Sweden’s Site Zero began operations Nov. 15. First announced in 2021 following a SEK 1 billion (€87 million) investment by Swedish Plastic Recycling (Svensk Plaståtervinning), the facility is touted as the largest of its kind, and one designed to double the amount of plastic packaging materials being recycled in the Nordic country.
Located in the southern Swedish town of Motala, the recycling facility can sort up to 200,000 metric tons of plastic packaging a year. It can separate up to 12 different types of plastic, in particular polypropylene, high density polyethylene, low density PE, PET trays, PET bottles (colored and clear), PP film, expanded polystyrene, PS, PVC and two grades of polyolefin mixed with metal and non-plastic waste.
Site Zero is now able to send up to 95 percent of the packaging it processes for recycling, up from 47 percent in the old facility, which was only able to sort four kinds of plastic.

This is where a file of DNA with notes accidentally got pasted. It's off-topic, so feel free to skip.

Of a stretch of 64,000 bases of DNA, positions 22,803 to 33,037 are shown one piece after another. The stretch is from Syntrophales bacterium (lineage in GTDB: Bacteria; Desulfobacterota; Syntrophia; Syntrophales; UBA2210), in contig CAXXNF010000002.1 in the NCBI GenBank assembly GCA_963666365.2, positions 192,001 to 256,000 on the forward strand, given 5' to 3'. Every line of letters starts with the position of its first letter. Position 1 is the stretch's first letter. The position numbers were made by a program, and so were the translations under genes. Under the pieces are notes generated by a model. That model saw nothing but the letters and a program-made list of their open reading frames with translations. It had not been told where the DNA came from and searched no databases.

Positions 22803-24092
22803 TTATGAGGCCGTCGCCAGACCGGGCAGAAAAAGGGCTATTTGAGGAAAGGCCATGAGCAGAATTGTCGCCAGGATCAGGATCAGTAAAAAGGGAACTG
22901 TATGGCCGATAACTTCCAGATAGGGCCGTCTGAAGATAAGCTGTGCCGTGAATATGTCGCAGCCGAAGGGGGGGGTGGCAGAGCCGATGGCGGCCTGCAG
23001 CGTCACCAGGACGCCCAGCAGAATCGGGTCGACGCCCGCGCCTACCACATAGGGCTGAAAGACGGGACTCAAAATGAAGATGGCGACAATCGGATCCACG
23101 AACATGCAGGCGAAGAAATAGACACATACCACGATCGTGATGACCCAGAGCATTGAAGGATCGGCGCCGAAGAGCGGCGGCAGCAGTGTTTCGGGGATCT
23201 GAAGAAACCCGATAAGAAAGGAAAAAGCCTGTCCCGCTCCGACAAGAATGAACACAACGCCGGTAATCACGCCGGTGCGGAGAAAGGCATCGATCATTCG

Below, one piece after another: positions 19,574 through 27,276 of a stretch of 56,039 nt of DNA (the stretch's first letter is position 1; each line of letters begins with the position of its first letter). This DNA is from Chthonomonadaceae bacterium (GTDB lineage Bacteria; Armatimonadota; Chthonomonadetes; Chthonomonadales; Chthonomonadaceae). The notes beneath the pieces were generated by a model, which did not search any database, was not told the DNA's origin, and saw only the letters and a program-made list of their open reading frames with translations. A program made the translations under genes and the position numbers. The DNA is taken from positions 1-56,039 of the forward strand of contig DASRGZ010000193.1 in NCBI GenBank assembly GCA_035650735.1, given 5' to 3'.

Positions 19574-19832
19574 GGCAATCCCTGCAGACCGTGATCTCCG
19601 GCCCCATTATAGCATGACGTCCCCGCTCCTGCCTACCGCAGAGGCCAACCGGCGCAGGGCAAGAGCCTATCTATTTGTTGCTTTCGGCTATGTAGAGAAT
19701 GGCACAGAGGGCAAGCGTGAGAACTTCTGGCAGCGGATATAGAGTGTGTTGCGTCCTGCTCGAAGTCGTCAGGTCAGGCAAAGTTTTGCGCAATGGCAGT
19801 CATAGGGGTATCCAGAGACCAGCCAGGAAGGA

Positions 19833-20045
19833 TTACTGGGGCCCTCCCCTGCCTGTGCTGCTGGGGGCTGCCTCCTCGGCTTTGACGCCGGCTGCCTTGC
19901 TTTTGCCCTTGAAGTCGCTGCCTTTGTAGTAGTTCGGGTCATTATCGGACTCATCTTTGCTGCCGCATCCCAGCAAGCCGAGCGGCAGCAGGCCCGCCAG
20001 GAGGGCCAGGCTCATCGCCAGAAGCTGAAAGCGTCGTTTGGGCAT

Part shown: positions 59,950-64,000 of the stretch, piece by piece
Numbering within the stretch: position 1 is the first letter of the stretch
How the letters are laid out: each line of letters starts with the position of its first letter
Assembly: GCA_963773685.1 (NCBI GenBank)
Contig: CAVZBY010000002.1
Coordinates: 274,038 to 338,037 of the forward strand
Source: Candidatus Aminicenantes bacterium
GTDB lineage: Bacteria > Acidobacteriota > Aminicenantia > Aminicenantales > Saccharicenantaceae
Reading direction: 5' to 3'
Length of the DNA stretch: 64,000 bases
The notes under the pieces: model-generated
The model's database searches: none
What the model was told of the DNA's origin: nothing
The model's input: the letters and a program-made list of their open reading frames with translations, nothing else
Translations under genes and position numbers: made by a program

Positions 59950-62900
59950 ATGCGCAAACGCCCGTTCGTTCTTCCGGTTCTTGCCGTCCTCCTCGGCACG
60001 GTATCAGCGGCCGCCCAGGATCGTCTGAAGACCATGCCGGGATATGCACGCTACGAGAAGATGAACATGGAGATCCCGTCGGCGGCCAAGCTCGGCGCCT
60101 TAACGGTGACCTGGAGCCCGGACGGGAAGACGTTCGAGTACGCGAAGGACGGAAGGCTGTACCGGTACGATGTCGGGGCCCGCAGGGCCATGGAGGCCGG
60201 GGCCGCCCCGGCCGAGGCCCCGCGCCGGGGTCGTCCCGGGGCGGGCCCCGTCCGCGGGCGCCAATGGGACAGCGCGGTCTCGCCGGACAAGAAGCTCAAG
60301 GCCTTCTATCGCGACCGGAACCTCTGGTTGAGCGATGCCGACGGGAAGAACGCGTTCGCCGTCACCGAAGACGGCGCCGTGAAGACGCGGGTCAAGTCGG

Spanning 60,000 square meters, Site Zero includes 60 Near Infra-Red (NIR) sensors, a converyor belt stretching about approximately 5 kilometers able to processes 40 tonnes of mixed plastic waste per hour. By 2025, the site is expected to also include a washing and granulation station.
Any fragments of plastic remaining after the sorting process are separated and sent for chemical recycling, turned into new composite products, or used for energy recovery with carbon capture and storage.
“At Site Zero, zero packaging goes to incineration,” said Mattias Philipsson, CEO of Swedish Plastic Recycling. No other facility in the world can say the same.